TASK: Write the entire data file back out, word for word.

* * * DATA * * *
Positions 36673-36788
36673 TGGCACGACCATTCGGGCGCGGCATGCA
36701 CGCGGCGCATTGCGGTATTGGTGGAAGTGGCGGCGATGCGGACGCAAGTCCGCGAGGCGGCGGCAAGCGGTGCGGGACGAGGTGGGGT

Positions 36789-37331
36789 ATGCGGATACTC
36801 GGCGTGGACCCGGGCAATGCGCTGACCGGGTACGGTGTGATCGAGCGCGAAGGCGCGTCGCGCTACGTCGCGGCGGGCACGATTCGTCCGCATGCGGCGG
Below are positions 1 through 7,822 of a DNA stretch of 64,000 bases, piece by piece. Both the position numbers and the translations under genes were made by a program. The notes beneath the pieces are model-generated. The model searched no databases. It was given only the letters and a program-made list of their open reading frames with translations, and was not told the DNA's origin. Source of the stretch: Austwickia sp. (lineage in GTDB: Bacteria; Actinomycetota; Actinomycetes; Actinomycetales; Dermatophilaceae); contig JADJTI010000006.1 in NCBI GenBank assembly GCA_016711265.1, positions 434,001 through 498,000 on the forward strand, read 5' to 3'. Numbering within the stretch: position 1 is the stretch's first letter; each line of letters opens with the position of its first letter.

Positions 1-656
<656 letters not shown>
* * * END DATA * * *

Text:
Positions 36673-36788
36673 TGGCACGACCATTCGGGCGCGGCATGCA
36701 CGCGGCGCATTGCGGTATTGGTGGAAGTGGCGGCGATGCGGACGCAAGTCCGCGAGGCGGCGGCAAGCGGTGCGGGACGAGGTGGGGT

Positions 36789-37331
36789 ATGCGGATACTC
36801 GGCGTGGACCCGGGCAATGCGCTGACCGGGTACGGTGTGATCGAGCGCGAAGGCGCGTCGCGCTACGTCGCGGCGGGCACGATTCGTCCGCATGCGGCGG
Below are positions 1 through 7,822 of a DNA stretch of 64,000 bases, piece by piece. Both the position numbers and the translations under genes were made by a program. The notes beneath the pieces are model-generated. The model searched no databases. It was given only the letters and a program-made list of their open reading frames with translations, and was not told the DNA's origin. Source of the stretch: Austwickia sp. (lineage in GTDB: Bacteria; Actinomycetota; Actinomycetes; Actinomycetales; Dermatophilaceae); contig JADJTI010000006.1 in NCBI GenBank assembly GCA_016711265.1, positions 434,001 through 498,000 on the forward strand, read 5' to 3'. Numbering within the stretch: position 1 is the stretch's first letter; each line of letters opens with the position of its first letter.

Positions 1-656
<656 letters not shown>